Morrisons raises duopoly fears over Sainsbury’s-Asda merger

4 December 2018 (Last Updated December 4th, 2018 13:41)

Supermarket giant Morrisons has warned that the proposed Sainsbury's-Asda merger will create duopoly dominating the UK grocery market.

Morrisons raises duopoly fears over Sainsbury’s-Asda merger
Morrison’s speaks out against Sainsbury’s-Asda merger. Credit: Roger Cornfoot

Supermarket giant Morrisons has warned that the proposed Sainsbury’s-Asda merger will create duopoly dominating the UK grocery market.

In evidence now published online, Morrisons told the UK’s Competition and Markets Authority (CMA) that the proposed merger will create a ‘duopoly’  between Tesco and the merged entity which will be ‘controlling in excess of 60% of the market’.

Morrisons is concerned that if the merger goes ahead, the prices may increase between the two companies, which in turn would mean the loss of Asda as a major competitive force.

The grocer has also cautioned CMA that this would make it possible for Tesco and the merged entity to compete less fiercely and maintain this position ‘as they will be controlling the majority of the market’.

According to Morrisons, online services will be even more affected by the merger. Morrisons believes that post-merger 75% of the online groceries market will be controlled by Tesco and the new merged entity.

Due to lack of the competition, Morrisons said that Tesco and the merged entity could potentially increase their delivery charges in order to make their businesses more profitable.

Tesco’s view on the Sainsbury’s-Asda merger

Meanwhile, Tesco has said that the proposed merger is a ‘four-to-three’ deal that would not be approved ‘without extensive remedies under existing precedent’. The move would reduce the current big-four UK supermarkets (Asda, Sainsbury’s, Tesco and Morrisons) to three.

Tesco added that the proposed merger is a ‘challenge in terms of economics’ and there are ‘few direct customer benefits’.

In addition, Tesco told the CMA that almost all of the Sainsbury’s-Asda merger promises rely on ‘harmonising costs and prices from suppliers and that is a big ask when the merging parties do not appear to be able to offer suppliers very much in return’.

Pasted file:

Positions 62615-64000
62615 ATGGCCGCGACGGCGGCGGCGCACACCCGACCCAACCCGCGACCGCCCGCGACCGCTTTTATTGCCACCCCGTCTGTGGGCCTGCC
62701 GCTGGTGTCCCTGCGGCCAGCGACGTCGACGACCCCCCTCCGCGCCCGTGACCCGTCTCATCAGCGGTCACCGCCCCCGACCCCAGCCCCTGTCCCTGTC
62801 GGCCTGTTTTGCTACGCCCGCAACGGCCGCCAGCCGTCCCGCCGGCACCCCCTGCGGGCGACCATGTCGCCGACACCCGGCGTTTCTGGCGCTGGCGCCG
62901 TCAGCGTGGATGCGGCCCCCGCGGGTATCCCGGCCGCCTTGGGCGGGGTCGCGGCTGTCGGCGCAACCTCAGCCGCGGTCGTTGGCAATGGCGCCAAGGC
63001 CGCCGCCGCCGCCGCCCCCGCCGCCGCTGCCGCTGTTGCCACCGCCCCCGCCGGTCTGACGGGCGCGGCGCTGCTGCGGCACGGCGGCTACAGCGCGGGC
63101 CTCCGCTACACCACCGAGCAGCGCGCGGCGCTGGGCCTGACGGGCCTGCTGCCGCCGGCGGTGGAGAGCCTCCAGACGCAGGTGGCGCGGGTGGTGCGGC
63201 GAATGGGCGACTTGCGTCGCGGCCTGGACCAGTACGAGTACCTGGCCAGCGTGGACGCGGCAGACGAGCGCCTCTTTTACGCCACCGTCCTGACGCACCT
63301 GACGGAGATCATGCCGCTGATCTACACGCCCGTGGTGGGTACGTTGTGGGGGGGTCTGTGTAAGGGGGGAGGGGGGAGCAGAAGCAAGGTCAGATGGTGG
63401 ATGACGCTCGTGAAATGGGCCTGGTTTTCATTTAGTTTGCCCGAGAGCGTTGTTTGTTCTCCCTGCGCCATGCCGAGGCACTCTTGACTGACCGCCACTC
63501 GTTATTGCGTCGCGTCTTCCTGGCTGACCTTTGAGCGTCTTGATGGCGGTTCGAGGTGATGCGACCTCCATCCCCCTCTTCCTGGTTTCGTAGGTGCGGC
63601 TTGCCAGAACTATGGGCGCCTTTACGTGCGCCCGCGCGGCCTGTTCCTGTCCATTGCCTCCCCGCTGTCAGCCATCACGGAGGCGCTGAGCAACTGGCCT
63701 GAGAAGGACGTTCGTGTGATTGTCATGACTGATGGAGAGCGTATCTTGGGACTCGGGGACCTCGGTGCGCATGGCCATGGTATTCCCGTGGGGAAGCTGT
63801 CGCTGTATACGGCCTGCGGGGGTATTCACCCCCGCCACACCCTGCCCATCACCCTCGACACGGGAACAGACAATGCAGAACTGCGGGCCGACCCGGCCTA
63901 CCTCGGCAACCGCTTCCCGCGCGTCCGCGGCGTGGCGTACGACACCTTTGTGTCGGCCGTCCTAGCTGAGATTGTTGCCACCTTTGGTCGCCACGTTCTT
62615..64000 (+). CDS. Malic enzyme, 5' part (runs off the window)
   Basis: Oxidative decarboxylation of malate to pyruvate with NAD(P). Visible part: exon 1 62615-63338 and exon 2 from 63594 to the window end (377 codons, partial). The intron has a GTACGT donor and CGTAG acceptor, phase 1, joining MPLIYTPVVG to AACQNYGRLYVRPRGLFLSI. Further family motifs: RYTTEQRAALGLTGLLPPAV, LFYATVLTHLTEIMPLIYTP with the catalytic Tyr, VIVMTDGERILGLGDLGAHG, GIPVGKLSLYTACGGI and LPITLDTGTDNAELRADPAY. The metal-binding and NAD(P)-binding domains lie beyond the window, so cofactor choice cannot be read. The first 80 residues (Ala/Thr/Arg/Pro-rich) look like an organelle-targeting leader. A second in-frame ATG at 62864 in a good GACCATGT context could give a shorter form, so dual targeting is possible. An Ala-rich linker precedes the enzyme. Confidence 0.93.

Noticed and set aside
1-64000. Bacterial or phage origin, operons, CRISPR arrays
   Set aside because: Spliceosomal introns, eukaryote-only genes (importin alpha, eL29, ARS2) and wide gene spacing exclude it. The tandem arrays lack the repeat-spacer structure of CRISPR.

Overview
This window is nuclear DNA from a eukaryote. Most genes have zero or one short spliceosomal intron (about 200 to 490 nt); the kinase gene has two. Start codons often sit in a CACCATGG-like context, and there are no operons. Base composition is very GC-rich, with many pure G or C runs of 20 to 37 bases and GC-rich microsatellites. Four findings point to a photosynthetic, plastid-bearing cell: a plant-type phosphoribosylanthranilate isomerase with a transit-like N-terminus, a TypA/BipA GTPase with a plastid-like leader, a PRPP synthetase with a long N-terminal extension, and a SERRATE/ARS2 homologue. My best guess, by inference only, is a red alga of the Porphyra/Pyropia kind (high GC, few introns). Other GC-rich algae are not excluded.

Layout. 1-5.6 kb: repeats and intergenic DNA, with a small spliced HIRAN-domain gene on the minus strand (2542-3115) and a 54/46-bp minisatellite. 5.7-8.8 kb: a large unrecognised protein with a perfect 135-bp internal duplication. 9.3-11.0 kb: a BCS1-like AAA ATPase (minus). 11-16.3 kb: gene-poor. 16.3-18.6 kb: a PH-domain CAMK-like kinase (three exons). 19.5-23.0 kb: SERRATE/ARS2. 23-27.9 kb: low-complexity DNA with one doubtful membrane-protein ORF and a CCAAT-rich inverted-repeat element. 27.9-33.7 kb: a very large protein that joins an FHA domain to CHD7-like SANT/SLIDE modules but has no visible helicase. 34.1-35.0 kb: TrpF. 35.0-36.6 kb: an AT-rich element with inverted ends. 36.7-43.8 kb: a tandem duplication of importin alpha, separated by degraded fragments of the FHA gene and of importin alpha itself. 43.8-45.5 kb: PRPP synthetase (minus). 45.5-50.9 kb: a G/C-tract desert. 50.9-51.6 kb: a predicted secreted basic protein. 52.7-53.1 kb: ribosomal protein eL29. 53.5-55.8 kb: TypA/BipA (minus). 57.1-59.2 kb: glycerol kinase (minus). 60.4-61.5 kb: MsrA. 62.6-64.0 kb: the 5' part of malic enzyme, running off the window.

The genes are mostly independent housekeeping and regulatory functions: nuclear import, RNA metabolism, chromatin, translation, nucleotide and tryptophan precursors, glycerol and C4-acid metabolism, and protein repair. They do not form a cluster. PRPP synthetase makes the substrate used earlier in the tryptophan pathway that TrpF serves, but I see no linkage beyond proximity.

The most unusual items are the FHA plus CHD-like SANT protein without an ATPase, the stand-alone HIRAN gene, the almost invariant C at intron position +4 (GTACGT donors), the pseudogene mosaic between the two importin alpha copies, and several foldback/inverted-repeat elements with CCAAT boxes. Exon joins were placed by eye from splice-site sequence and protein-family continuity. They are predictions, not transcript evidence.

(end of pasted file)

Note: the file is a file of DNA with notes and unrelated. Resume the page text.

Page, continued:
Tesco said that generally, retailers have to pay the prices branded suppliers set, otherwise they would not supply to them.

Lidl and Waitrose views on the Sainsbury’s-Asda merger

In separate hearings, Lidl and Waitrose had warned CMA that the proposed Sainsbury’s-Asda merger could lead to an increase in prices.

According to Waitrose, the proposed merger may affect competition and impact the outcomes for consumers. The retailer has also said that the merger would increase the scale and buying power of the merging parties, which could have an impact on suppliers.

Meanwhile, Lidl has told the CMA that it competes with Sainsbury’s and Asda in only around 2,000 of the 30,000 products they stock. It suggested that in the rest of their range the merging parties will have less competition and will, therefore, have the capacity to increase prices.

The merging parties have announced plans for a 10% reduction in the prices of everyday essential products which, according to Lidl, will lead to suppliers charging higher prices to other grocery retailers.

Sainsbury’s-Asda merger

In April, Sainsbury’s confirmed plans to merge with Asda, currently owned by supermarket giant Walmart, and promised that the merger will lead to lower prices.

At the time of the announcement, Sainsbury’s chief executive Mike Coupe said: “This is a transformational opportunity to create a new force in UK retail, which will be more competitive and give customers more of what they want now and in the future.

“It will create a business that is more dynamic, more adaptable, more resilient and an even bigger contributor to the UK economy. Having worked at Asda before Sainsbury’s, I understand the culture and the businesses well and believe they are the best possible fit.”

In August the CMA launched a formal investigation into the proposed merger. As part of the investigation, CMA is conducting a detailed assessment of how the deal could affect competition for UK shoppers.

CMA chief executive Andrea Coscelli said: “About £190bn is spent each year on food and groceries in the UK so it’s vital to find out if the millions of people who shop in supermarkets could lose out as a result of this deal.”